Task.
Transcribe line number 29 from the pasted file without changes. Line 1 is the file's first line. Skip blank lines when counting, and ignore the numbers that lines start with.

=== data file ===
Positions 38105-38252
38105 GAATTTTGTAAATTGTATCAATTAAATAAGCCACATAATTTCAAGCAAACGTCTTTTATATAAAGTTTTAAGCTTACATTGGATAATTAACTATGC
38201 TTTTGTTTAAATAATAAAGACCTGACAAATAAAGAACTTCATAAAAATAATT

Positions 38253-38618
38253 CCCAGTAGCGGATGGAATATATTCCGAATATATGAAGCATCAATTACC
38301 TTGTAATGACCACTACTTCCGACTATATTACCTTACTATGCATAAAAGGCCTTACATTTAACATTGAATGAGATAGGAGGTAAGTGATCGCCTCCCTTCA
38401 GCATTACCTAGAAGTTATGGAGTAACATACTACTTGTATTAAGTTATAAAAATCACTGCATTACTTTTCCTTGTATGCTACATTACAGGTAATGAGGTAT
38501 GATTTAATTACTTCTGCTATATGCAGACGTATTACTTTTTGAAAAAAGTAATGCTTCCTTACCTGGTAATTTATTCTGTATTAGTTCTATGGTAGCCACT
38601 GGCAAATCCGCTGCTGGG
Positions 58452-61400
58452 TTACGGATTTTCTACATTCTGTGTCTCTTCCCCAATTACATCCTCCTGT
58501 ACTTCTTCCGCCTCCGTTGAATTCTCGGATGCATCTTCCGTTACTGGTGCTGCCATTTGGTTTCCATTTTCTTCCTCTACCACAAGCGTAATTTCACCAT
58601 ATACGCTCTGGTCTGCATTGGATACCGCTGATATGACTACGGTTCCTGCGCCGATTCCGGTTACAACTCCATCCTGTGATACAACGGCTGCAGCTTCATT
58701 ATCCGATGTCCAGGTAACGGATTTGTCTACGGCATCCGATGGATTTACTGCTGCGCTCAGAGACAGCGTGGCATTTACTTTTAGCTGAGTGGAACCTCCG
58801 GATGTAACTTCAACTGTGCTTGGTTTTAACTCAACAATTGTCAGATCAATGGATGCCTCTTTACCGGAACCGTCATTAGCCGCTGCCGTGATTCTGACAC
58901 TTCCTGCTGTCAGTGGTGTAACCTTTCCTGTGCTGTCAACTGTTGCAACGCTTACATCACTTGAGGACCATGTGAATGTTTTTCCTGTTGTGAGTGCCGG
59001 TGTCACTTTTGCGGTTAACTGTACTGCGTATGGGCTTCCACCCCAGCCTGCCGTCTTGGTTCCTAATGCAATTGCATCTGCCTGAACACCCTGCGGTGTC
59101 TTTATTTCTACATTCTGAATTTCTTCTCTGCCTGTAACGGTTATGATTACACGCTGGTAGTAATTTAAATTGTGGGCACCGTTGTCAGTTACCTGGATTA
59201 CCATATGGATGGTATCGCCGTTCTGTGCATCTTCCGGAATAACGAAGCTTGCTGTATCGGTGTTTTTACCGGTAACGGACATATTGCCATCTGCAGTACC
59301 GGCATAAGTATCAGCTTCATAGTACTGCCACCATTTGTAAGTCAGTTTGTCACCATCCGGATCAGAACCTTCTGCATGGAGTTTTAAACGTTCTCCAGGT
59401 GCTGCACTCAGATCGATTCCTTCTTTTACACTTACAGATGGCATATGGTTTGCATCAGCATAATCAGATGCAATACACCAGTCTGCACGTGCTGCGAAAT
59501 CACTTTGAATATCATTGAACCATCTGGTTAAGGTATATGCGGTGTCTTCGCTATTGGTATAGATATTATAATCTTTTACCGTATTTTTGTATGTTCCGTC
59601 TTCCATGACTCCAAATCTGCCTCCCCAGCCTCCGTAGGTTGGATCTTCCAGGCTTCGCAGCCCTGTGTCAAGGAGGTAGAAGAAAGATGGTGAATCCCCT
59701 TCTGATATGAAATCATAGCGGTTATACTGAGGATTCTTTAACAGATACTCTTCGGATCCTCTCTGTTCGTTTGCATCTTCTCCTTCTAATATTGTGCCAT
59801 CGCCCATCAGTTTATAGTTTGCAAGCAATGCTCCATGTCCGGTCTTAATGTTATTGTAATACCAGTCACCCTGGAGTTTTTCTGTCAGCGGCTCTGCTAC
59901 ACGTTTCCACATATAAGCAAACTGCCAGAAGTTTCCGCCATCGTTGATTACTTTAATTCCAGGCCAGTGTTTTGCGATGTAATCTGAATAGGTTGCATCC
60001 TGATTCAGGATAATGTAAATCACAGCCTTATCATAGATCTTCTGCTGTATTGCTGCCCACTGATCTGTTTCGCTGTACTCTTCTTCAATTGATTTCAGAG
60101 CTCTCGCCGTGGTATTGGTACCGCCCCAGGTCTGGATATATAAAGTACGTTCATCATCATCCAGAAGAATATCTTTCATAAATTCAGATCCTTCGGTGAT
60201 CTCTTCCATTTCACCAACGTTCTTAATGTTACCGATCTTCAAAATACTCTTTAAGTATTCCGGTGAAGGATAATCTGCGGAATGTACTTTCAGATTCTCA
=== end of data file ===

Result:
60201 CTCTTCCATTTCACCAACGTTCTTAATGTTACCGATCTTCAAAATACTCTTTAAGTATTCCGGTGAAGGATAATCTGCGGAATGTACTTTCAGATTCTCA